3 2 Geanakoplos leverage. The theory typically ignores the possibility of default (and thus the need for collateral) or else fixes the leverage as a constant, allowing the equation to predict the interest rate. Yet, variation in leverage has a huge impact on the price of assets, contributing to economic bubbles and busts. This is because, for many assets, there is a class of buyer for whom the asset is more valuable than it is for the rest of the public (standard economic theory, in contrast, assumes that asset prices reflect some fundamental value). These buyers are willing to pay more, perhaps because they are more optimistic, or they are more risk tolerant, or they simply like the assets more. If they can get their hands on more money through more highly leveraged borrowing (that is, getting a loan with less collateral), they will spend it on the assets and drive those prices up. If they lose wealth, or lose the ability to borrow, they will buy less, so the asset will fall into more pessimistic hands and be valued less. In the absence of intervention, leverage becomes too high in boom times and too low in bad times. As a result, in boom times asset prices are too high, and in crisis times they are too low. This is the leverage cycle. Leverage dramatically increased in the United States and globally from 1999 to 26. A bank that in 26 wanted to buy a AAA rated mortgage security could borrow 98.4% of the purchase price, using the security as collateral, and pay only 1.6% in cash. The leverage was thus 1 to 1.6, or about 6 to 1. The average leverage in 26 across all of the US$2.5 trillion of so called toxic mortgage securities was about 16 to 1, meaning that the buyers paid down only $15 billion and borrowed the other $2.35 trillion. Home buyers could get a mortgage leveraged 35 to 1, with less than a 3% down payment. Security and house prices soared. Today leverage has been drastically curtailed by nervous lenders wanting more collateral for every dollar loaned. Those toxic mortgage securities are now (in 29:Q2) leveraged on average only about 1.2 to 1. A homeowner who bought his house in 26 by taking out a subprime mortgage with only 3% down cannot take out a similar loan today without putting down 3% (unless he qualifies for one of the government rescue programs). The odds are great that he would not have the cash to do it, and reducing the interest rate by 1% or 2% would not change his ability to act. Deleveraging is the main reason the prices of both securities and homes are still falling. The leverage cycle is a recurring phenomenon. The financial derivatives crisis in 1994 that bankrupted Orange County in California was the tail end of a leverage cycle. So was the emerging markets mortgage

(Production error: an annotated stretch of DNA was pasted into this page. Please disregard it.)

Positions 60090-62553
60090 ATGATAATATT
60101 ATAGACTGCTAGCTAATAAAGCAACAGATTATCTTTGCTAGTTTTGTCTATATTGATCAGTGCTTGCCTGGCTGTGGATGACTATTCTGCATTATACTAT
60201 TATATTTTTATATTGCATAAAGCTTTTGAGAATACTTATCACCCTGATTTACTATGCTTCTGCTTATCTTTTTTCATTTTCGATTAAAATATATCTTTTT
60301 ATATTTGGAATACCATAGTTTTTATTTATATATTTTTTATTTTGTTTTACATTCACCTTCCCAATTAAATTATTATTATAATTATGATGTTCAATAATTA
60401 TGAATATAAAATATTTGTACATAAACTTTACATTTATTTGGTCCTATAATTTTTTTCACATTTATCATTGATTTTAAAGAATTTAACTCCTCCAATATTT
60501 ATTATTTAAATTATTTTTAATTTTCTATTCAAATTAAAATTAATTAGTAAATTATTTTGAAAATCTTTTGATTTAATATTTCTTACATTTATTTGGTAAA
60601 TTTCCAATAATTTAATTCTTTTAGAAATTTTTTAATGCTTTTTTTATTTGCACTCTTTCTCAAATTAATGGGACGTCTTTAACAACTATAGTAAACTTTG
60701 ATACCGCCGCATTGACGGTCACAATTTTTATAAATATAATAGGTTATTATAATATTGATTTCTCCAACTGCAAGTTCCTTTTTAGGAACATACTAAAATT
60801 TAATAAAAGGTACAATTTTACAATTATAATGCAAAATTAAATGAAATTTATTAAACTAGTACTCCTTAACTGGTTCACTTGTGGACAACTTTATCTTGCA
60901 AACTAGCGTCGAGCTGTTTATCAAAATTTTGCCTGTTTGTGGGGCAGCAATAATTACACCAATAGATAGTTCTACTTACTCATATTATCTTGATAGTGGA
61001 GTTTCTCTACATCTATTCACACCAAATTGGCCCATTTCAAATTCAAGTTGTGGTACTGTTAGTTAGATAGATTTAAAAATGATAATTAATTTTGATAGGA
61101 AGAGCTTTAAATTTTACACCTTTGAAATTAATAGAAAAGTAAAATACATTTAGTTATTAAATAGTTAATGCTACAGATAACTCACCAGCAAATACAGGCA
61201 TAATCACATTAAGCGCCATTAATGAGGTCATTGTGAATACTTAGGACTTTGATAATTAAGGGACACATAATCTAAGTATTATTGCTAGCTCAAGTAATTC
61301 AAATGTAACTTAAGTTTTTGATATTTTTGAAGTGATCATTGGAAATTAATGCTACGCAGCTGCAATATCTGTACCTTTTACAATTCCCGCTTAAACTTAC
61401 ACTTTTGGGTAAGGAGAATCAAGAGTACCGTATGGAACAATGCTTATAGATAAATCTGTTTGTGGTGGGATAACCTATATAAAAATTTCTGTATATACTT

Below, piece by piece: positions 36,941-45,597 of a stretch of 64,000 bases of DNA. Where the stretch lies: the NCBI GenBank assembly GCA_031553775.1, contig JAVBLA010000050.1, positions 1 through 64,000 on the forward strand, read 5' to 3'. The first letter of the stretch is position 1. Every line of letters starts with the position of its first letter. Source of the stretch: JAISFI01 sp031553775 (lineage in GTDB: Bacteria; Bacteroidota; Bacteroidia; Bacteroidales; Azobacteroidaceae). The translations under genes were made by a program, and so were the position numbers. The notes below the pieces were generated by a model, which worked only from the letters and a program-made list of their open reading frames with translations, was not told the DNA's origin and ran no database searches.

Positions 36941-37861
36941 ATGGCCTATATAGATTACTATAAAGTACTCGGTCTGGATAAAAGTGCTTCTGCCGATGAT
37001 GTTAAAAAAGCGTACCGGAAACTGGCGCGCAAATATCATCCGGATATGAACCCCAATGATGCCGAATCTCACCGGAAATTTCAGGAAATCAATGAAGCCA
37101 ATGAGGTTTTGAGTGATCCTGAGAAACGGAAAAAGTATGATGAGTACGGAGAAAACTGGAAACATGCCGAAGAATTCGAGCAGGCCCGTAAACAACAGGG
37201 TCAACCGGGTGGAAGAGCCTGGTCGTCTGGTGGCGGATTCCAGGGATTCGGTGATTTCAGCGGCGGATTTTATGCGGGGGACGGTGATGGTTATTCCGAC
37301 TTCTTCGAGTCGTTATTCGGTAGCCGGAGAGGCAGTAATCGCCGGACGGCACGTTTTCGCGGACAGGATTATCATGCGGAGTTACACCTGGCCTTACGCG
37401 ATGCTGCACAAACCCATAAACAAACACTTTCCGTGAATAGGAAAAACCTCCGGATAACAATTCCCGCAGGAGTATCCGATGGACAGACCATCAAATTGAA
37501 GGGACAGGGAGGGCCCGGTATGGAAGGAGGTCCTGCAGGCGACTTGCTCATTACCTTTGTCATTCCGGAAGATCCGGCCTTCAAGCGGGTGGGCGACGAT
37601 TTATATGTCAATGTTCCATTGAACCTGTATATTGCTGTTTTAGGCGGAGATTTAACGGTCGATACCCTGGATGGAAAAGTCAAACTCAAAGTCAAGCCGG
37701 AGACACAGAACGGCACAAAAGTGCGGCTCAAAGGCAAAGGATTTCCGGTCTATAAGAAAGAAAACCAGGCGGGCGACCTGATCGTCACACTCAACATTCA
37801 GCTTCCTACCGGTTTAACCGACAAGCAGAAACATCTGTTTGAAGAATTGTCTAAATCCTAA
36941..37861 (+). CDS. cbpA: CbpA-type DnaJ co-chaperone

4 The Leverage Cycle 3 crisis of 1998, which brought the Connecticut based hedge fund Long Term Capital Management to its knees, prompting an emergency rescue by other financial institutions. The crash of 1987 also seems to be at the tail end of a leverage cycle. In figure 1, the average margin offered by dealers for all securities purchased at the hedge fund Ellington Capital is plotted against time. (The leverage Ellington actually used was generally far less than what was offered.) One sees that the margin was around 2%, then spiked dramatically in 1998 to 4% for a few months, and then fell back to 2% again. In late 25 through 27, the margins fell to around 1%, but then in the crisis of late 27 they jumped to over 4% again and kept rising for over a year. In 29:Q2, they reached 7% or more. The theory of equilibrium leverage and asset pricing developed here implies that a central bank can smooth economic activity by curtailing leverage in normal or ebullient times and propping up leverage in anxious times. It challenges the fundamental value theory of asset pricing and the efficient markets hypothesis. It suggests that central banks might consider monitoring and regulating leverage as well as interest rates. If agents extrapolate blindly, assuming from past rising prices that they can safely set very small margin requirements, or that falling prices means that it is necessary to demand absurd collateral levels, then the cycle will get much worse. But a crucial part of my leverage cycle story is that every agent is acting perfectly rationally from his own individual point of view. People are not deceived into following illusory trends. They do not ignore danger signs. They do not panic. They look forward, Fig. 1.